China officinalis

China officinalis homeopathy medicine, complete details of homeopathic remedy China officinalis from Keynotes and Characteristics by H C Allen…

China officinalis  For stout, swarthy persons; for systems, once robust, which have become debilitated, “broken down” from exhausting discharges ( Carbo vegetabilis ).

Apathetic, indifferent, taciturn ( Phosphorus ac. ); despondent, gloomy, has no desire to live, but lacks courage to commit suicide.

Ailments: from loss of vital fluids, especially haemorrhages, excessive lactation, diarrhoea, suppuration ([China s.]); of malarial origin, with marked periodicity; return every other day.

After climacteric with profuse haemorrhages; acute diseases often result in dropsy.

China officinalis  Pains: drawing or tearing; in every joint, all the bones. Periosteum, as if strained, sore all over; obliged to move limbs frequently, as motion gives relief; renewed by contact, and then gradually increase to a great height.

China officinalis  Headache: as if the skull would burst; intense throbbing of head and carotids, face flushed; from occiput over whole head; < sitting or lying, must stand or walk; after haemorrhage or sexual excesses.

Face pale, hippocratic; eyes sunken and surrounded by blue margins; pale, sickly expression as after excesses; toothache while nursing the child.

Excessive flatulence of stomach and bowels; fermentation, borborygmus, belching gives no relief (belching relieves, Carbo vegetabilis ); < after eating fruit ( Pulsatilla ).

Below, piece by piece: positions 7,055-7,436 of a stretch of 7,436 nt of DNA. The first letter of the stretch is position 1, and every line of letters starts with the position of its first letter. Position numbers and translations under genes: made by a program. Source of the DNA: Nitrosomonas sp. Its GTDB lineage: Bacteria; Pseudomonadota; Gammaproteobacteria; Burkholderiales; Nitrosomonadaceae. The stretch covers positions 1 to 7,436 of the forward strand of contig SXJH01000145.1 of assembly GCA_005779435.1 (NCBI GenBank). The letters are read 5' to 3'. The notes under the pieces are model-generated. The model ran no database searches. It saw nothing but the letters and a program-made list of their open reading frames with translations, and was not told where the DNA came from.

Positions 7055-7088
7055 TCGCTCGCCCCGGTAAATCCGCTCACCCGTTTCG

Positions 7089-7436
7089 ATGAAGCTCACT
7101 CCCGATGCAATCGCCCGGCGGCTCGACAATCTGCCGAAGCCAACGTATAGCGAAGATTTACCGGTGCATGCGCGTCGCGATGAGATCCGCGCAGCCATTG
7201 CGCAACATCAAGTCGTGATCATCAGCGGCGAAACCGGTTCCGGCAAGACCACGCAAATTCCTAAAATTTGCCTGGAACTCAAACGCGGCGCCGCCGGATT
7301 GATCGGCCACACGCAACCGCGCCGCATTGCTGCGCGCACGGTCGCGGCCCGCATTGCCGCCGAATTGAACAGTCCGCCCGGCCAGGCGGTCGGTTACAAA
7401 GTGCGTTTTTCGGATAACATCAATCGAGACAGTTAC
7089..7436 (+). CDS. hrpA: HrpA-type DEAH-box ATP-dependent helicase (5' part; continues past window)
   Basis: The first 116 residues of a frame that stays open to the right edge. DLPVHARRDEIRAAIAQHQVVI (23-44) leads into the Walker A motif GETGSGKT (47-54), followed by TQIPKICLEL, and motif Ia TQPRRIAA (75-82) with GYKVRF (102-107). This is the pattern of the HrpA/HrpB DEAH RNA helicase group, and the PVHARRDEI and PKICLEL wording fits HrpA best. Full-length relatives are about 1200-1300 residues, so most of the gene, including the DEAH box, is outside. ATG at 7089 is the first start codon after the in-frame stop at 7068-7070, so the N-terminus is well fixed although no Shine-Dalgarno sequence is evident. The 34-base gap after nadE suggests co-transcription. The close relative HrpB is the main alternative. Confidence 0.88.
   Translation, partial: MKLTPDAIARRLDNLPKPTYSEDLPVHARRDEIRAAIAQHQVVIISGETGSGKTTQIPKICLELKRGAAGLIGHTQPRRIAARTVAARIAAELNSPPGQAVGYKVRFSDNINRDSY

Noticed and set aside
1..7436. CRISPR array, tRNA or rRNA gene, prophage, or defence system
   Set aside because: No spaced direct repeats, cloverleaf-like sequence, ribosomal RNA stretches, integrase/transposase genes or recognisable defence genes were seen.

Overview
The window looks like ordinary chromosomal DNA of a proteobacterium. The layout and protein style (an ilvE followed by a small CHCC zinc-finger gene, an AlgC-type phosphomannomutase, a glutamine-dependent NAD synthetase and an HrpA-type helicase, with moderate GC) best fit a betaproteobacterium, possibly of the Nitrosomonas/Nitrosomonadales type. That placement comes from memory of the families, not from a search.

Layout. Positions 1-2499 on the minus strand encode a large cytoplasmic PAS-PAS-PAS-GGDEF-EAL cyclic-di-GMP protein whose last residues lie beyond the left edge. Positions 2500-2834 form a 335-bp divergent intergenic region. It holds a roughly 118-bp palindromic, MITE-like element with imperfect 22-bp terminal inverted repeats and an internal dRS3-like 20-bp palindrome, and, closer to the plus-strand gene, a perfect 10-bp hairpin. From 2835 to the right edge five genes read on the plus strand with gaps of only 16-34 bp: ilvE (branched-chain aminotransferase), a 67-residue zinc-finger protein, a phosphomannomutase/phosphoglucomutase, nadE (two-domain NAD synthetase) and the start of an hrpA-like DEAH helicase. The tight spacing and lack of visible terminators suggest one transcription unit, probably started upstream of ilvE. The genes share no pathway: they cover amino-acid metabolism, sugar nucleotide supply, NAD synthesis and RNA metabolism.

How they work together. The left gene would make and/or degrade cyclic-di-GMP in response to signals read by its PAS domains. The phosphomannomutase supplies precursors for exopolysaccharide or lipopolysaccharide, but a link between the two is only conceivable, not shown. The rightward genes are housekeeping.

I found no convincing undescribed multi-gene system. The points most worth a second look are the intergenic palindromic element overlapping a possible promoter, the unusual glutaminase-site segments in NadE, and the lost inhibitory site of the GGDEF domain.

Colic: at a certain hour each day; periodical, form gall-stones ([Card. m.]); worse at night and after eating; better bending double ( Coloc. ).

Great debility, trembling, aversion to exercise; sensitive to touch, to pain, to drafts of air; entire nervous system extremely sensitive.

Unrefreshing sleep or constant sopor; < after 3 a. m.; wakens early.

Haemorrhages: of mouth, nose, bowels or uterus; long continued; longing for sour things.

Disposition to haemorrhage from every orifice of the body, with ringing in ears, fainting, loss of sight, general coldness, sometimes convulsions ( Ferrum, Phosphorus ).

Pains are < by slightest touch, but > by hard pressure ( Caps., Plumb. ).

One hand icy cold, the other warm ( Digitalis, Ipecac., Pulsatilla ).

Intermittent fever: paroxysm anticipates from two to three hours each attack ([China s.]); returns every seven or fourteen days; never at night; sweats profusely all over on being covered, or during sleep ( Conium ).

China officinalis  Relations. – Complementary: Ferrum.

Follows well: Calcarea phosphorica in hydrocephaloid.

Compare: [China s.] in intermittent fever, anticipating type.

Incompatible: after, Digitalis, Selenium

Is useful in bad effects from excessive tea drinking or abuse of chamomile tea, when haemorrhage results.

Aggravation. – From slightest touch; draft of air; every other day; mental emotions; loss of vital fluids.

Amelioration. – Hard pressure; bending double.

H. C. Allen
Dr. Henry C. Allen, M. D. - Born in Middlesex county, Ont., Oct. 2, 1836. He was Professor of Materia Medica and the Institutes of Medicine and Dean of the faculty of Hahnemann Medical College. He served as editor and publisher of the Medical Advance. He also authored Keynotes of Leading Remedies, Materia Medica of the Nosodes, Therapeutics of Fevers and Therapeutics of Intermittent Fever.